Barcelona is currently ranked fifth in the world by the ICCA (International Congress and Convention Association), which produces an annual list of the most important world-wide destinations for congresses. Although it is behind Vienna, Paris, Singapore and Berlin, Barcelona ranks highly, due mainly to its impressive infrastructure, security levels and the accommodations it offers. An essential point in packaging itself as a prospective business destination are the city’s conference sites. The principal venues here are run and promoted by the Fira de Barcelona, which can offer prospective event organisers 365,000 square metres of space over their two main venues, the Gran Via pavilions and the eight halls at the Montjuïc site.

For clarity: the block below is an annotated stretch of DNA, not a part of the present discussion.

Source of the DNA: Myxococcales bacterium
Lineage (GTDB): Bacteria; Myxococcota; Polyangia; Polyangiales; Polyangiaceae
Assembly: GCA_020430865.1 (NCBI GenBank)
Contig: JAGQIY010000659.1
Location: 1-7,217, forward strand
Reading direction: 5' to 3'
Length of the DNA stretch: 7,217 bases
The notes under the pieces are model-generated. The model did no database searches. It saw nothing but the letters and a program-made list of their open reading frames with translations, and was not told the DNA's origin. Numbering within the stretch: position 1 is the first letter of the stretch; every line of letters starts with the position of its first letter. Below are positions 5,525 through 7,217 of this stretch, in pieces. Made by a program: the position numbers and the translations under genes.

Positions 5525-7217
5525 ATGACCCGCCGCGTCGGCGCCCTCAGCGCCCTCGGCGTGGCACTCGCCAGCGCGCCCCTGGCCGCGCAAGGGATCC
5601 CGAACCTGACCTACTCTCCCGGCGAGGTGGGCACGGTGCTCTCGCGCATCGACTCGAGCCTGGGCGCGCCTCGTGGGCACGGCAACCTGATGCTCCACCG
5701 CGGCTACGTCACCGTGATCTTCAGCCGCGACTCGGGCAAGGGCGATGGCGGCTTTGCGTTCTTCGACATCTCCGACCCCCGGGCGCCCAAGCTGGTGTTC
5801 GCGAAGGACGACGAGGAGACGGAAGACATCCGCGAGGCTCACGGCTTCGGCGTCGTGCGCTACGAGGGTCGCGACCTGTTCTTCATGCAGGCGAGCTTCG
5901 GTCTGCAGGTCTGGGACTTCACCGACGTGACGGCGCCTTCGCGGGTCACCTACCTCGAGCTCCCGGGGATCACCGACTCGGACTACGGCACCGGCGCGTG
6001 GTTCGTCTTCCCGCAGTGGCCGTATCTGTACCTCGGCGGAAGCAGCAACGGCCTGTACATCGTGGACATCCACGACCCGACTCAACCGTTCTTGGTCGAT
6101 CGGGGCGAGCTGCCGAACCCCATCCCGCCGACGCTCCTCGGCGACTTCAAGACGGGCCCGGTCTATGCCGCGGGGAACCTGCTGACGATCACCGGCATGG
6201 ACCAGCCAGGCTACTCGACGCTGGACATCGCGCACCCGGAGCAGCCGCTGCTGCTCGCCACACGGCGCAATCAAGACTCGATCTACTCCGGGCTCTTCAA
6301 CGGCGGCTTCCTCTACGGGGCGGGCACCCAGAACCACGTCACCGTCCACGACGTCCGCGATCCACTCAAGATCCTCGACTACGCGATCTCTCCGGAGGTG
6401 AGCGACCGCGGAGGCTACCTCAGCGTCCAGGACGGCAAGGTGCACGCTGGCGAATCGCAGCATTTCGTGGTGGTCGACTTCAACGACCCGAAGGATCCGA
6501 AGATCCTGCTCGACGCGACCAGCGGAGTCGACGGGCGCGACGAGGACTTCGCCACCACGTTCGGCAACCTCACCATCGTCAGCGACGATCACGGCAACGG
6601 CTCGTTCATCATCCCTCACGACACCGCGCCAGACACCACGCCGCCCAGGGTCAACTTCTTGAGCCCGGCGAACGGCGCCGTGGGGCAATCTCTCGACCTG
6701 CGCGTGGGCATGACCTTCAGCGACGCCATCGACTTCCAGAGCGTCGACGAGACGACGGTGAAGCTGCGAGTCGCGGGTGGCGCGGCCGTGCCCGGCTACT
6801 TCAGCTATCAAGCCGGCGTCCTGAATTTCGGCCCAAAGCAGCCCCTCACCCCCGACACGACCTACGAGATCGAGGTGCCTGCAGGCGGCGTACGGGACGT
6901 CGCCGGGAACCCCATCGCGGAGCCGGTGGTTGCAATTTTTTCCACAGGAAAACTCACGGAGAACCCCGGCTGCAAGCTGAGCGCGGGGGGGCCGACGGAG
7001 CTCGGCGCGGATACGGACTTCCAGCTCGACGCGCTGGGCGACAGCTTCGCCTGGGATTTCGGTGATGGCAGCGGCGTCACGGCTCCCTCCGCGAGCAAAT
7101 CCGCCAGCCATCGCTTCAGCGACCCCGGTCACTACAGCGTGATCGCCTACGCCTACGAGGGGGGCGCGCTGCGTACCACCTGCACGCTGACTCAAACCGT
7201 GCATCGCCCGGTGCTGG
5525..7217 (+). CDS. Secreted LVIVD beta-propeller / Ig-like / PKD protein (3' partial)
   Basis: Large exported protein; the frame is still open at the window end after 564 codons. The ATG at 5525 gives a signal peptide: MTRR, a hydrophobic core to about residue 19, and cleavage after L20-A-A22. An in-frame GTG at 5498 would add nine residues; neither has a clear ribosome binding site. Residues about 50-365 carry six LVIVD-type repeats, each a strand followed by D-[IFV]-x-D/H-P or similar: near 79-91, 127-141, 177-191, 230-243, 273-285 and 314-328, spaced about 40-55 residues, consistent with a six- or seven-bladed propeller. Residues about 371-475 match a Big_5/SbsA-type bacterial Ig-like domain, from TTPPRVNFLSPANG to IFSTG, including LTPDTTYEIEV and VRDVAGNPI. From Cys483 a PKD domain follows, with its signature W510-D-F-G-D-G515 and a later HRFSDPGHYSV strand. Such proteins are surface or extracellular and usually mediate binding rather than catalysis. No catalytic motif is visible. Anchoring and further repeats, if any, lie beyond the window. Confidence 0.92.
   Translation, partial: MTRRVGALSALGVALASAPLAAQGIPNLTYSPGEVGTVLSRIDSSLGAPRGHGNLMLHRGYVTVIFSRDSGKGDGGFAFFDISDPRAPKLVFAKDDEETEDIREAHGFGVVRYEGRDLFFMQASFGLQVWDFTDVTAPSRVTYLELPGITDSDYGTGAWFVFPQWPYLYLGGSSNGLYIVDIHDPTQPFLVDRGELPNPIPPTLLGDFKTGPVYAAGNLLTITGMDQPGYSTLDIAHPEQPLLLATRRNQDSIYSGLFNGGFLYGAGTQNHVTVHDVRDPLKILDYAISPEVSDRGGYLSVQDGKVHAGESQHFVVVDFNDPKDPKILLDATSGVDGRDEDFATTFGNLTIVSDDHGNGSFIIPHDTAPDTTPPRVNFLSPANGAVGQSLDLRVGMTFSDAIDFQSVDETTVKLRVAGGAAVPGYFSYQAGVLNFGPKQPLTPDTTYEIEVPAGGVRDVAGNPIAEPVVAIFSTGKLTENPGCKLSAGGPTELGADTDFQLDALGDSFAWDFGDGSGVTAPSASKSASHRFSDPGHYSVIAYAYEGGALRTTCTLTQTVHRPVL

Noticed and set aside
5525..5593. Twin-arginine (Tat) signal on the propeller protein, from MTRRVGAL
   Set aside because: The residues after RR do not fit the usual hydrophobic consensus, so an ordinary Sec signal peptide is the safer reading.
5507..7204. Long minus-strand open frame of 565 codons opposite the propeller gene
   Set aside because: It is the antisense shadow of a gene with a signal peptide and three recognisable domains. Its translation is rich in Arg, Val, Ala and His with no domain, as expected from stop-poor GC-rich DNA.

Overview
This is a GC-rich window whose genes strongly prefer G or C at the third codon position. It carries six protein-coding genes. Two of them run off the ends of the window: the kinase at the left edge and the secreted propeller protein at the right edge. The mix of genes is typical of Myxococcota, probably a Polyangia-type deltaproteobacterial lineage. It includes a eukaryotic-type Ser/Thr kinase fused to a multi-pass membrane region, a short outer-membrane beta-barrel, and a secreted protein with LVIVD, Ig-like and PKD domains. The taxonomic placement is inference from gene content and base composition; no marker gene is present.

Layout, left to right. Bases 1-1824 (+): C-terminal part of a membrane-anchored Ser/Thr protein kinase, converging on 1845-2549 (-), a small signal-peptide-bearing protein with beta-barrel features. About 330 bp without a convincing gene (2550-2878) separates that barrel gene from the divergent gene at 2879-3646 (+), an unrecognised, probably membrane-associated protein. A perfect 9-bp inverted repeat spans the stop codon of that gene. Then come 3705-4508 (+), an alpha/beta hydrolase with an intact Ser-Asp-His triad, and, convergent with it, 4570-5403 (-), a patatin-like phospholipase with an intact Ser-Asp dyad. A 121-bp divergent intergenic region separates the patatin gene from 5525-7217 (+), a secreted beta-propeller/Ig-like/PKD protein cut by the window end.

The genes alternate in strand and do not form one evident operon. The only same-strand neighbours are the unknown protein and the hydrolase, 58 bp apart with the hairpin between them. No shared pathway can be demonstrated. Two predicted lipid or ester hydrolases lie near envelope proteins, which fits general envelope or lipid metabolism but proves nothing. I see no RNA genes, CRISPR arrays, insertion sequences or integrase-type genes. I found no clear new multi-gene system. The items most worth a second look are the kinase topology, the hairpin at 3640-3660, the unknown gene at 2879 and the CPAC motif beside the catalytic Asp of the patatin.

But despite the success of fairs like the Mobile World Congress, there has been a noted downturn in companies committing to such expensive and costly events in recent times, with some cancelling completely due to the financial crisis. The year began badly with the announcement that the Bread & Butter (B&B) fashion trade fair would be relocating back to its original location in Berlin. Having moved from there to Barcelona in July 2005, after space problems in the German edition, Karl Heinz-Müller, Managing Director of Bread & Butter, talking at a press conference in January this year described the Barcelona venue as perfect. “The grounds were a dream come true, [they have] an industrial, morbid beauty, and completely suited our ideas.”